Tuesday, June 15, 2021

Quick Strides #5: Ragnar Trail Colorado, New Holland Brewing, Hoka Zinal, Craft CTM Ultra, RunScribe

 Article by Jeff Valliere, Sam Winebaum, Michael Ellenberger, and Joost de Raeymaeker



Quick Strides is a weekly article here at RTR.  The format and content will be as our contributors wish. 

The RTR team all over the world is continuously testing and using dozens of run products for road and trail. Some are provided by brands, some are personal purchases, some are for upcoming reviews, others are not, and finally some are long time favorites and go to’s. 


Jeff Vaillere (Colorado)

Jeff V:  Sam and I just wrapped up a fantastic weekend in Snowmass, Colorado for the Ragnar Relay race and were guests of Outside PR and New Holland Brewing.  We had a really great team of 8, composed of fellow media folks.  I was unsure as to what to expect from such an event, but had an amazing time, running 3 separate courses of buttery smooth singletrack for a total of 15 miles, with amazing views of the valley and nearby Elk Mountain range.



The race setting in the Aspen/Snowmass area is as if straight off of a postcard, very lush and green, quaking aspens, wildflowers, towering snow capped peaks and infinite recreational opportunities, no matter your preference.



The race was very well organized, well staffed, the courses well marked and was so much fun.  While not the traditional trail race that I am used to, the relay event was quite an amazing, interactive bonding experience with a great group of old and new friends.  The teamwork and camaraderie will never be forgotten and the human interaction was so welcome after more than a year of Covid related near isolation.  Being vaccinated was a requirement for the race and everything just felt totally back to normal with minimal, but well thought out precautions.



Outside PR, Hoka and Camelback also hooked each of us up with a goody bag, with Hoka shorts, tee, long sleeve tech mid layer and a fresh pair of Hoka Zinals, as well as two awesome mugs from Camelback.



I wore the Zinal (RTR Review) for all three of the run loops, which were absolutely ideal for the smooth singletrack, intermittent stretches of pavement and very fast and swoopy descents.  Traction, cushion, comfort and response were all top notch.


An added bonus was that I got to bring the family and we were put up in a very nice room at the Limelight Hotel, 2 miles up the road in Snowmass Village along with several other team members (half of us, those with families in tow, were at the hotel and the other half “glamped” in tents right at the start/finish area).  The Limelight was very nice and new, with an amazing breakfast spread each morning, great service and the kids really enjoyed the pool and hot tub.  I plan to write a more detailed account of my experience very soon.



Also, upon my return last night, I had a pair of Craft CTM Ultra (RTR Review)  waiting on me.  I have not run in them yet, but, but they feel very well cushioned, huge stack height and a minimal, airy flexible upper.  Quality feels top notch and the packaging was impressively premium.  I’ll be contributing to our already published review soon.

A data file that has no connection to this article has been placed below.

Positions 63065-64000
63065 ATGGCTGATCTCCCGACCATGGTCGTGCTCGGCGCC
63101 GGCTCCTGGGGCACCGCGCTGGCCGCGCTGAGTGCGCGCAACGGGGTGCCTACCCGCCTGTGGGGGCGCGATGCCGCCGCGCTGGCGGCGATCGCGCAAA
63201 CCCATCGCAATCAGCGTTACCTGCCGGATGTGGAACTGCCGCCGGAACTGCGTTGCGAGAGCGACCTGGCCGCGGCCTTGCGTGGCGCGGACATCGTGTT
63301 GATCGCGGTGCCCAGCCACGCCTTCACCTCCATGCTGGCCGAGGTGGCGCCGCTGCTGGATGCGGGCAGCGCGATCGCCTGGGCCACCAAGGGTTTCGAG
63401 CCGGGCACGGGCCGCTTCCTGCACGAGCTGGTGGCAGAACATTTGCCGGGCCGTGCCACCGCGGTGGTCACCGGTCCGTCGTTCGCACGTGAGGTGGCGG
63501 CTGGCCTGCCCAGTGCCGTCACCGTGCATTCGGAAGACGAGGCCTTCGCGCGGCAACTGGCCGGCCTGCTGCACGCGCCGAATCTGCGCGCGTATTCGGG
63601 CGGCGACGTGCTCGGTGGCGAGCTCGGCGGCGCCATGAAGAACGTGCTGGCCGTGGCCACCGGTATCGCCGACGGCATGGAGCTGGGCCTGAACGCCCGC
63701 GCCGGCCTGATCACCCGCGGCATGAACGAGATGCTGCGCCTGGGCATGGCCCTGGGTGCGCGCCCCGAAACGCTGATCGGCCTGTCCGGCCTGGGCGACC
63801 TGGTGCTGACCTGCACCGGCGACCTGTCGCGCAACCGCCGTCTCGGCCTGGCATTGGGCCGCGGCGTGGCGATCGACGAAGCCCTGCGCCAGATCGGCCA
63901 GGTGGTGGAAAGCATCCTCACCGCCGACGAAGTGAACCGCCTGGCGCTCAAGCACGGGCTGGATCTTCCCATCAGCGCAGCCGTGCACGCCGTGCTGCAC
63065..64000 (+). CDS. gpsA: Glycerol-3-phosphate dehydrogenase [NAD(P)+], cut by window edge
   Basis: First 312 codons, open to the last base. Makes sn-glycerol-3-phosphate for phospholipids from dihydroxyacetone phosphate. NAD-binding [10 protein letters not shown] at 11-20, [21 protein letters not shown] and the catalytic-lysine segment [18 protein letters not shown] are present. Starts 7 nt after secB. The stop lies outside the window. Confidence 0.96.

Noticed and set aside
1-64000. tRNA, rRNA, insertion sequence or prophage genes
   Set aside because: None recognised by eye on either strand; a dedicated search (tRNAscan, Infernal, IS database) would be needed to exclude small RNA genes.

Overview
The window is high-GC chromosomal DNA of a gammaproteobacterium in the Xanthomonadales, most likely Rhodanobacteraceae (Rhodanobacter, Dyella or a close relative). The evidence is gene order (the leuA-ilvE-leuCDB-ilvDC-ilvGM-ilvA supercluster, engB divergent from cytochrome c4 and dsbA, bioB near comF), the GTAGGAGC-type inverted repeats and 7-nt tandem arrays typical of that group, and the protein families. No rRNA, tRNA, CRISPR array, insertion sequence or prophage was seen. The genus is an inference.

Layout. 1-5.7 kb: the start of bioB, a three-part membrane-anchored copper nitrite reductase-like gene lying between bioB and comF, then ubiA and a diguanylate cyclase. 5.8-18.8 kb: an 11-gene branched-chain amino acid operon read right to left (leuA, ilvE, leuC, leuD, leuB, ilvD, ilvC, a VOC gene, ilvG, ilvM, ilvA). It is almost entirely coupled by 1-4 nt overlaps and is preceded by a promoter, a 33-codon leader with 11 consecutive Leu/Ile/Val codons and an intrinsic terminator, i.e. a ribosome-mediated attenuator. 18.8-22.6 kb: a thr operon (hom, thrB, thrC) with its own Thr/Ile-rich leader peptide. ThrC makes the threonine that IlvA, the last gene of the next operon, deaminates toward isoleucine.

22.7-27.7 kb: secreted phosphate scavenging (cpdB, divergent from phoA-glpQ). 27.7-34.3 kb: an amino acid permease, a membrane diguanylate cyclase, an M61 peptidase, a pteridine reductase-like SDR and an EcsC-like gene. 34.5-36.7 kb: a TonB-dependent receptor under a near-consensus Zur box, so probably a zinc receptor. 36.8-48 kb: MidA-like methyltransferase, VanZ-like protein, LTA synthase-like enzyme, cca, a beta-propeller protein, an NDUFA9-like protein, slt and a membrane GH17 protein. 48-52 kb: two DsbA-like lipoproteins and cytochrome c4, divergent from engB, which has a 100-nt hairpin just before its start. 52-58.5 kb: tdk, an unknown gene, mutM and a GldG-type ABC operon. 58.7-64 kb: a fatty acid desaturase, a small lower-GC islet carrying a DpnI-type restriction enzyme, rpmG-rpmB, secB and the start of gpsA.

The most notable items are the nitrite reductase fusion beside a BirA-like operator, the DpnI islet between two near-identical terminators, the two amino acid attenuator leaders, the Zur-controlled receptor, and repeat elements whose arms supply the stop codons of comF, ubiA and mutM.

Sam (New Hampshire and Utah)

I joined Jeff and media folks from Gear Junkie, Outside Magazine, as well as freelance writers, fsponsor New Holland Brewing and organizing PR firm Outside PR which represents New Holland and Hoka among others at the Ragnar Trail Colorado this past weekend.











It was my first Ragnar and I was super glad I did it. I have never been eager to ride in a van for endless hours for their road relays but the trail version is something completely different. 

Sort of happy to be done

Each of 3 loops ( 3.8 miles, 4.6 miles and 6.8 miles) starts at the same place: the Athlete’s Village with camping right near the start finish. Each runner on teams of 8 completes all three loops.


We were in the Glamping tents. 

Apart from all the outdoor experts not figuring out the first night before the race that sleeping on a canvas cot in near 40F weather led to “convection” cooling from below… we all slept a few hours between legs like babies the next night on the ground. We had plenty of shade, coffee, hydration and especially New Holland beer and snacks immediately at hand.

Emily and Alice were our hosts from OutsidePR arranging everything impeccably while running very fast during their legs.


New Holland invited us to a wonderful farm to table dinner the night before the race with everything sourced in Colorado, except some oysters from Maine which made me feel at home.

Each course was paired with one of their excellent beers.  I wanted to, but stayed away from the Beer Barrel Bourbon!

Consensus dinner favorite was the Hazy IPA. The “hydration” fav after each leg was the Lightpoint. It is a 3.7% ABV  which New Holland calls “the ultimate post-run summer beer! A functional white ale that offers a low-calorie option without compromising full craft flavor. Brewed with coconut water, raw honey and orange peel, this refreshing brew is best enjoyed with friends after a day of hard work and exercise..” I agreed more than once!


My day leg was hot around 80 F, very sunny, and extremely dry (8% humidity). Not too bad really  but after less than a week at 7000 feet, the 8000 foot base elevation was felt. 


My two night legs were in the 40’s so a big, and welcome change. Jeff and I used our Kogalla light bars (RTR Review) and they illuminated the trail ahead with a soft natural light just right, especially for timid old me who was able to sort of move along on the steep downhills with no crashes!